(7) Accompanied by Nanwa Ram Public Witness Public Witness Sub-Inspector Prithvi Singh visited the spot and prepared rough site plan. Exhibit Public Witness Public Witness 24/A. He also recorded the supplementary statement of Nanwa Ram. On 31st March, 1975, he went to the lrwin Hospital and recorded the statement of Pardeep who was declared fit by the doctor to make a statement. Mathra Pershad, however, was still declared unfit for making a statement. In the evening Ramji Lal(Pw 12) and Harish Kumar (Public Witness 11) came to the police station and informed Sub-Inspector Prithvi Singh that they had seen the appellants near rescue his brother but Kaley threatened to inflict injury on him with the knife. He avoided the attack by movingnioving backward. He stated that Pardeep was given three stab wounds. His father Mathura Pershad came there and enquired from the appellants, as to what they were doing upon which Ramesh abused his father. Vijay caught Mathra Pershad while Ramesh stabbed him in the abdomen. Matbra Pershad fell down. Both the accused ran away towards, Nala. He along with Nanwa, took the injured to the Hospital in a Taxi, and got them admitted in the Hospital. the Imperial Cinema. Prithvi Singh accompanied by Raniji Lal and Harish Kumar and two constables proceeded towards Imperial Cinema. He apprehended the appellants at the pointing of Harish. Sub-Inspector Prithvi Singh interrogated Ramesh alias Kaley who made a disclosure statement, Ex. Public Witness Public Witness II/C staling that he could get recovered the kniFe/dagger from his house kept under shoes lying on the roof of the bath room of the second floor of his house. Ramesh then led them to the roof of the bath room on the second floor got recovered the knife/dagger. Prithvi Singh took the knife into possession vide Memo Ex.PW I I/E, of the knife and converted the knife into a sealed parcel. He prepared the injury statements Ex. Public Witness Public Witness 24/B and Ex. Public Witness Public Witness 24/C in respect of Ramesh alias Kaley and Vijay Kumar and sent them for medical examination. On 4.4.75 he went to the lrwin Hospital. Mathura Pershad was declared fit to make a statement which he recorded. On 19.4.75 an information was received from lrwin Hospital about the death of Mathura Pershad. He went to lrwin Hospital and prepared the inquest report Ex. Public Witness Public Witness 24/D. He sent the dead body of Mathura Persbad for post mortem examination vide application Ex. Pw 24/E. On 7.7.75 he made on application Ex. Public Witness Public Witness 24/F to the Medical Officer lrwin Hospital, and sent the dagger in the sealed parcel for obtaining the opinion as to whether the injuries on the person of Mathura Pershad could be caused by that dagger. He sent the clothes and blood sample of Mathura Pershad in a sealed cover to C.F.S.L. He proved the reporis fcx. Pw 24/G and Ex. Public Witness Public Witness 24/H received from the office of C.F.S.L. After completing the investigation, he filed the challan against the appellants in Court.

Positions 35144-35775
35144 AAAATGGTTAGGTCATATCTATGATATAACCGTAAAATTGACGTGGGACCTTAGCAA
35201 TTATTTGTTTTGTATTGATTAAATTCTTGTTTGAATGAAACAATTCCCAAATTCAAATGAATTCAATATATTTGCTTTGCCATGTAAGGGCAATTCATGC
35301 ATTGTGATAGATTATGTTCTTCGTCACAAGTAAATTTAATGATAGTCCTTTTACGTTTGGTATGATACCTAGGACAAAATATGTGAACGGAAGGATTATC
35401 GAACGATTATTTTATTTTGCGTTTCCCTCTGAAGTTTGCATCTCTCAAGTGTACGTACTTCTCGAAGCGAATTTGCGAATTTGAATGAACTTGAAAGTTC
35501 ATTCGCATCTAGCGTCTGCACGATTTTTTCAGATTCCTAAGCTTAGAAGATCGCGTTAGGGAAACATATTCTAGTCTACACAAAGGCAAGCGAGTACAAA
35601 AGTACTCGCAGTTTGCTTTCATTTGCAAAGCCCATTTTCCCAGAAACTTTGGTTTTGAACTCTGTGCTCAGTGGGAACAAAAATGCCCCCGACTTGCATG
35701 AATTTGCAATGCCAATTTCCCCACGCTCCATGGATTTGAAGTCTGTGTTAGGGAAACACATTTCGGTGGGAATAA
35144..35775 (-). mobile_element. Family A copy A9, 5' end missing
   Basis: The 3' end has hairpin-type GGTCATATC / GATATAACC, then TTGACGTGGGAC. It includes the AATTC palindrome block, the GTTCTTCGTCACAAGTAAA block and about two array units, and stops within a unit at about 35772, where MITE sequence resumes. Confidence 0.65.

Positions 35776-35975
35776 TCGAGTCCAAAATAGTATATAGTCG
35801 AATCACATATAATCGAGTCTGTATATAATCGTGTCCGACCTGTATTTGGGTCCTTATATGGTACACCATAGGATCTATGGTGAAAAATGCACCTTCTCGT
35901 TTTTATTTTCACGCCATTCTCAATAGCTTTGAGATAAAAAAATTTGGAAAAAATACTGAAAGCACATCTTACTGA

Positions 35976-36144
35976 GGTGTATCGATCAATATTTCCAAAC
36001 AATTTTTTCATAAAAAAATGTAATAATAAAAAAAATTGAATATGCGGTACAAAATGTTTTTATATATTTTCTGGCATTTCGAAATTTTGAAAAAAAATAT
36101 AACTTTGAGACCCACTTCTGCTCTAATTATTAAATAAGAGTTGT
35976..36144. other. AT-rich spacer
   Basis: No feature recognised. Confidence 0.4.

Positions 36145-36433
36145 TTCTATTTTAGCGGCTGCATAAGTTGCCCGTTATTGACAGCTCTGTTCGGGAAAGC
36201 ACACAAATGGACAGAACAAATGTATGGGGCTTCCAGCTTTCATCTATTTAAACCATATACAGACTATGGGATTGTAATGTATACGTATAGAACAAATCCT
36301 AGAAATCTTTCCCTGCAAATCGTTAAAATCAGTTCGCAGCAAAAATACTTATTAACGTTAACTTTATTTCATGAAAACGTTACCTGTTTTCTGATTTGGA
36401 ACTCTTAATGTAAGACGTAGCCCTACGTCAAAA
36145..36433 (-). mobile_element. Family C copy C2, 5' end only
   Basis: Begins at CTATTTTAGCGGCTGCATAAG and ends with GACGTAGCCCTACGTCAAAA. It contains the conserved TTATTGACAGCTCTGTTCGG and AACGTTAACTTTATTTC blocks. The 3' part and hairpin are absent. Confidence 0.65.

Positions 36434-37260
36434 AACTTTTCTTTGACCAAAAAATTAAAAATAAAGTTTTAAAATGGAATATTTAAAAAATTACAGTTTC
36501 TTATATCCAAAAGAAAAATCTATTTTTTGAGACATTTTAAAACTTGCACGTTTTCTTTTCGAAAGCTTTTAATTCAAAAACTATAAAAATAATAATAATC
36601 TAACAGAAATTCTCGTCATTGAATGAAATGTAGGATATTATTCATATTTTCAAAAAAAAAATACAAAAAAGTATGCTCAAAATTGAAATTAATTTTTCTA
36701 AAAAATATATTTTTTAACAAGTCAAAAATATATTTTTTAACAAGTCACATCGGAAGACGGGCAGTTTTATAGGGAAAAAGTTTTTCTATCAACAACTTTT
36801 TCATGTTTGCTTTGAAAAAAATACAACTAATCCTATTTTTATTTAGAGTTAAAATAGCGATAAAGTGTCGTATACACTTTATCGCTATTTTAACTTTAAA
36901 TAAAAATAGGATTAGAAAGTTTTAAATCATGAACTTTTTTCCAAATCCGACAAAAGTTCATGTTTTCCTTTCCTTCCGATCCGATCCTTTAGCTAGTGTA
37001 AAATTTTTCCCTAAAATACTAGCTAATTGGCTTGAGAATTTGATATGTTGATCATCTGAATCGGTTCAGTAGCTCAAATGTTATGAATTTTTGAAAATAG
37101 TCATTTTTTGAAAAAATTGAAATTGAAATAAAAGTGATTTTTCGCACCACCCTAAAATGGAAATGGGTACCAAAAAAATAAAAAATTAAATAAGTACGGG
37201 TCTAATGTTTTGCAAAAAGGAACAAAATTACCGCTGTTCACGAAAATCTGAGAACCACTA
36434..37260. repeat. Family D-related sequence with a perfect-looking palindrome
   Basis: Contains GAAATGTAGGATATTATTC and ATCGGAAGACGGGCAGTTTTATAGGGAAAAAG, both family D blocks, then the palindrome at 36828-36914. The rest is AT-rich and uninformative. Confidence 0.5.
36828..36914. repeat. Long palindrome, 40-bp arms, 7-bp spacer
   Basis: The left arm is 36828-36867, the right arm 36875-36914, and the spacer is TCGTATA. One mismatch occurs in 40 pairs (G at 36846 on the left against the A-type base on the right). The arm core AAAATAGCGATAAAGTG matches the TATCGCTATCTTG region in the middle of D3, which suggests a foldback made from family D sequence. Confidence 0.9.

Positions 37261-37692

(8) Prosecution story regarding the assault made on Pardisp alias Tillu and Mathra Pershad was fully supported in court by Nanwa Ram (PW. 7) He on 30th March, 1975, at about 12.30 (noon) was working at his house No. 2086, Basti Pipal Wali Julahan, where he heard the noise of children that a quarrel had taken place. He came out of his house and saw a quarrel going on between Tillu and Kaley alias Ramesh and Vijay. Giving details of the attack as noted earlier, he stated that he took the injured Tillu and Mathra Pershad to the lrwin Hospital and got them admitted there. He further stated that the police on reaching title Hospital recorded his statement, Ex. Public Witness Public Witness 7/A, which he thumb marked at point 'A' after admitting its contents to be correct when read over to him. The injured and the appellants who are the residents of Basti Jullahan were known to him earlier. Kaley accused, he stated, is also kno^n as Ramesh.